June 11th, 2009 By: Paul Armentano, NORML Deputy Director
Massachusetts Democrat Barney Frank, along with over a dozen cosponsors, reintroduced legislation in Congress today to strengthen legal protections for state-authorized medical marijuana patients.
The bill, entitled the Medical Marijuana Patient Protection Act of 2009, seeks to amend the discrepancy between federal law and the laws of over a dozen states that have enacted regulations governing the therapeutic use of cannabis.
Thirteen states – Alaska, California, Colorado, Hawaii, Maine, Michigan, Montana, New Mexico, Nevada, Oregon, Rhode Island, Vermont and Washington – have enacted laws prohibiting medical marijuana patients from state prosecution. Passage of the the Medical Marijuana Patient Protection Act would ensure that medical cannabis patients or providers who are compliant with state law, such as Charles Lynch (who was sentenced today in federal court), would no longer have to fear arrest or prosecution from federal law enforcement agencies.
Previous versions of the Medical Marijuana Patient Protection Act were introduced in both the 108th and 109th Congress, but failed to receive a public hearing or a committee vote.
While campaigning for the presidency, Barack Obama promised not to use Justice Department resources “to try and circumvent state (medical marijuana) laws” — a pledge that has been repeated in recent months by US Attorney General Eric Holder. Nevertheless, agents from the US Drug Enforcement Administration have continued to target medical marijuana providers in states that allow for the drug’s use, and federal prosecutors have continued to bring federal anti-drug charges against defendants who were acting in accordance with their state’s cannabis laws.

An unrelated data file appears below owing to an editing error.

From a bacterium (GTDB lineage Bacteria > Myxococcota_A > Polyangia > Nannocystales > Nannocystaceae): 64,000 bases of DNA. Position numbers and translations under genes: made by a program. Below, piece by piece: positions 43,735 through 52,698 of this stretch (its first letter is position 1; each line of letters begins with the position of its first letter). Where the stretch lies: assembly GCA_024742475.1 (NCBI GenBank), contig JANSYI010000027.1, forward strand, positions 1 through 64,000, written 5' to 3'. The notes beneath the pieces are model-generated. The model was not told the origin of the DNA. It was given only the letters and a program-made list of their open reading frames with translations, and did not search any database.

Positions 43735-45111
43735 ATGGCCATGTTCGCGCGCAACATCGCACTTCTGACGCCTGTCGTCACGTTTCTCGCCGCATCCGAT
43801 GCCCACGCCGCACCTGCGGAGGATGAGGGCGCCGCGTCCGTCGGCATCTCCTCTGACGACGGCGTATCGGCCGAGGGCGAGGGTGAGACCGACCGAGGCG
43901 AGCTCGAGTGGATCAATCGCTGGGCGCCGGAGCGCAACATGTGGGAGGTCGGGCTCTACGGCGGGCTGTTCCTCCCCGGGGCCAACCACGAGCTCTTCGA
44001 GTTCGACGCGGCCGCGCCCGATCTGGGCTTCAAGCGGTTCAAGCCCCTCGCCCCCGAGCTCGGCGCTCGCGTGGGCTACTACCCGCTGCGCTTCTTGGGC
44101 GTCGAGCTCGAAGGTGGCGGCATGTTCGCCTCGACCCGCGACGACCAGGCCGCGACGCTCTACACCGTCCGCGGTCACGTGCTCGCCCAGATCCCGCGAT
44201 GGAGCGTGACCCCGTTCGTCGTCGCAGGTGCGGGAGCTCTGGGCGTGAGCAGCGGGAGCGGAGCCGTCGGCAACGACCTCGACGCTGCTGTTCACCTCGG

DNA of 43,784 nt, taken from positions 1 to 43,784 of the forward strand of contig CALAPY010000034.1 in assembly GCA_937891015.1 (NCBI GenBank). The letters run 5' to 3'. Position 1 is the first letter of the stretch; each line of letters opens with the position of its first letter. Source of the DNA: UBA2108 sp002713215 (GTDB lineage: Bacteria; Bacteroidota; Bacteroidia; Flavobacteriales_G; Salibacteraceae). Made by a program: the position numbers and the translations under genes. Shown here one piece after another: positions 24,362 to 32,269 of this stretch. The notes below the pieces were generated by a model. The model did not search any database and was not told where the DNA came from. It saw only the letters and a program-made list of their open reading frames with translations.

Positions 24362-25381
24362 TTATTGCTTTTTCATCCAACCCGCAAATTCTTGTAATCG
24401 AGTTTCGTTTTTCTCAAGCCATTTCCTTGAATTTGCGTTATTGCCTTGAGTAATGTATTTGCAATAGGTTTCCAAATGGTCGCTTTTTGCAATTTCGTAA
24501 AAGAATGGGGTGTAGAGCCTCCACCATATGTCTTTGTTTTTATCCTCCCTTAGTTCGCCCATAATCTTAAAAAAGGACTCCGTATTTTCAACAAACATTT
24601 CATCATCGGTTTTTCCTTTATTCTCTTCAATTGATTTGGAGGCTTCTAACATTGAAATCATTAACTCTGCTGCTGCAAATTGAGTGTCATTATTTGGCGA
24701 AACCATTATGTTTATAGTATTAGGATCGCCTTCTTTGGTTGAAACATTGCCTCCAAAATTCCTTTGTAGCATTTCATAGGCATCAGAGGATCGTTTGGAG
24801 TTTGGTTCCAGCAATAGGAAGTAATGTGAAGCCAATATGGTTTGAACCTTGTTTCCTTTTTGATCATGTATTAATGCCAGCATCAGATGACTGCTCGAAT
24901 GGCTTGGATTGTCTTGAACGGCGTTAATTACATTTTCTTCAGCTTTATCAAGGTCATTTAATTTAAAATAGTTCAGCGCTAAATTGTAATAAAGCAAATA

To support the Medical Marijuana Patient Protection Act of 2009, please log on to NORML’s Take Action Center here.
This legislation seeks to amend the discrepancy between federal law and the laws of over a dozen states that have enacted regulations governing the therapeutic use of cannabis. At the same time, passage of The Medical Marijuana Patient Protection Act of 2009 will not alter or interfere with already existing federal laws discouraging the non-medical, recreational use of marijuana, nor would it legalize the physician-supervised use of medical cannabis in states that have not already approved it.
The use of marijuana as medicine is a public health issue; it should not be part of the war on drugs. Nearly half of all doctors with opinions support legalizing cannabis as a medicine, and over 80 state and national health care organizations -- including the American Nurses Association, American Public Health Association, the American College of Physician, and The New England Journal of Medicine -- support granting qualified patients immediate legal access to medical cannabis.
To deny an effective medication to the sick and dying in order to "send a strong message to kids" against drug abuse is cruel and unconscionable, and improperly interferes with the relationship between a patient and his or her physician. State and federal laws already allow the medical use of many drugs, such as cocaine and morphine, which can be abused in a non-medical setting. Basic compassion and common sense demand that we allow the seriously ill to use whatever medication provides safe and effective relief. That is why 8 out of 10 American voters now say they support the legalization of cannabis for medical purposes.
Thirteen states -- Alaska, California, Colorado, Hawaii, Maine, Maryland, Montana, Nevada, New Mexico, Oregon, Vermont and Washington -- have enacted laws protecting medical marijuana patients from state prosecution. The citizens and representatives from these states, as well as from additional states that seek to regulate the controlled use of medicinal marijuana, should be allowed to act in a manner that is free from federal interference.
Once again, I urge you to support HR 2835, The Medical Marijuana Patient Protection Act of 2009.